Enemy level generation, from UESP wiki, “Effects of Leveling”:

    …all leveled enemies are generated more like leveled creatures in Fallout. For example, Bandit NPCs are always a fixed level for their name (Bandits are level 1, Bandit Thugs are level 9, Bandit Highwaymen are level 14, etc). The player’s level affects the range of possible bandit types generated within a bandit dungeon, and probably the frequency, but does not seem to affect the resulting stats except in a few rare cases. Lower variant bandits remain reasonably common even when more dangerous bandits are available.

    Also, here’s a discussion on the same topic which might be interesting to read.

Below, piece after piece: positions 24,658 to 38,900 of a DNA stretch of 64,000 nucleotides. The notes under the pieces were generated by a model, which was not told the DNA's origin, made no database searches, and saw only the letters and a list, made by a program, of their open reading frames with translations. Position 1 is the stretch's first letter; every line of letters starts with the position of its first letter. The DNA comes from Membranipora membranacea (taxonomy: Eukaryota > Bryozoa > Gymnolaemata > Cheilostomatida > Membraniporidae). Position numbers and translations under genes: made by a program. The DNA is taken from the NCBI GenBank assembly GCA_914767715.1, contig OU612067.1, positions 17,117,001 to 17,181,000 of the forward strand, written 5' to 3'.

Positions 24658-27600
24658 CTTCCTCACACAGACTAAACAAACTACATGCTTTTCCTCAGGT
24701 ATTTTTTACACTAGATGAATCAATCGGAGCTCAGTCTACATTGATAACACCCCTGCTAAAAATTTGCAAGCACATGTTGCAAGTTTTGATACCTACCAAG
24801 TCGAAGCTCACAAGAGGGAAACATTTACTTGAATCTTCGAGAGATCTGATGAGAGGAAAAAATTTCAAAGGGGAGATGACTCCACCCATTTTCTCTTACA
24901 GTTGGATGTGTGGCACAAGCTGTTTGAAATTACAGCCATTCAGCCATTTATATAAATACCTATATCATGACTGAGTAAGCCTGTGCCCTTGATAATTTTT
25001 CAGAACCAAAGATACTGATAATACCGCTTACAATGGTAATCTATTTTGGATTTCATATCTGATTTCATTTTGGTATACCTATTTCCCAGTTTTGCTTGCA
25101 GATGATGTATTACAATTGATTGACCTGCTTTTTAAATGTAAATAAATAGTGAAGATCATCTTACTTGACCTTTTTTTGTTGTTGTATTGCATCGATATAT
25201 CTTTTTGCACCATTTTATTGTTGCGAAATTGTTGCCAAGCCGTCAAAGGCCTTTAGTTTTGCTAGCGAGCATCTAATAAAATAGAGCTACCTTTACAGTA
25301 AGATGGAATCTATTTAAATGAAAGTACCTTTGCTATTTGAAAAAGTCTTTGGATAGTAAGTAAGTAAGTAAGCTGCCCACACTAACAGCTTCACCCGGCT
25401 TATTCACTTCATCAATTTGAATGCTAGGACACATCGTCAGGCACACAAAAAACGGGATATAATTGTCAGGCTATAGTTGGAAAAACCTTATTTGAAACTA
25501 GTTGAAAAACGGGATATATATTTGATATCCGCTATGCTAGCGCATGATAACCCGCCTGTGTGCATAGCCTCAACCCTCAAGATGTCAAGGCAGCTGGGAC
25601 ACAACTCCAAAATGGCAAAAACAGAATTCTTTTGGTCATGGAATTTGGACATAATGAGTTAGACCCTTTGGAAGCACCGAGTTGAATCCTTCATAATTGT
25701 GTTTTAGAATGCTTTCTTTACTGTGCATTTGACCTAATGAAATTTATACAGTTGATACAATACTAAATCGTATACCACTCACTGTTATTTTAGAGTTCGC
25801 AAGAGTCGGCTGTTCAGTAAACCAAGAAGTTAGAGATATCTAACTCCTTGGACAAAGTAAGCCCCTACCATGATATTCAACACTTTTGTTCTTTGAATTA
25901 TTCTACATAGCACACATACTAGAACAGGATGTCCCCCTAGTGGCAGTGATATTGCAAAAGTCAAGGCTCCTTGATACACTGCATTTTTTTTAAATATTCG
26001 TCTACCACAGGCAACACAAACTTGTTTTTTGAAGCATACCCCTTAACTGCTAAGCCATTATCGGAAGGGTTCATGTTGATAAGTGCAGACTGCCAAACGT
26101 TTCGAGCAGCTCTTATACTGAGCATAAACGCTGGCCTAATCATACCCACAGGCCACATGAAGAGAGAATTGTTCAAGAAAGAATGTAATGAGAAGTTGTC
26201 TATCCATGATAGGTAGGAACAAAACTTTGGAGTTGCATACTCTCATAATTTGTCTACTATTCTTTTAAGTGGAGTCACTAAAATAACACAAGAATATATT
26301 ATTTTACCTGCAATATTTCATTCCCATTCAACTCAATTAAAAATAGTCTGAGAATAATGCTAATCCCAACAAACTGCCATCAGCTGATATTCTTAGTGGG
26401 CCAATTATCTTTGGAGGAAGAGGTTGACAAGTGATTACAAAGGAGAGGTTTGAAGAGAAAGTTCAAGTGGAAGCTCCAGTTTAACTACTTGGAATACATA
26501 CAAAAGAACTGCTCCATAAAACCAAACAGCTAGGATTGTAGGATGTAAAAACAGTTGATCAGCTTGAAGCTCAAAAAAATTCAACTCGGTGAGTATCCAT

According to Bethesda’s Todd Howard: “[Skyrim]’s a lot more like Fallout 3, where as you level up you are going to see harder things, but the easier things stay around as well. […]

    […]You’ll still run into the weaker stuff and you’ll just decimate it.”

    This means that it’s still partially present, but not as disturbing as it was in Oblivion.

    Source:PCGamer Interview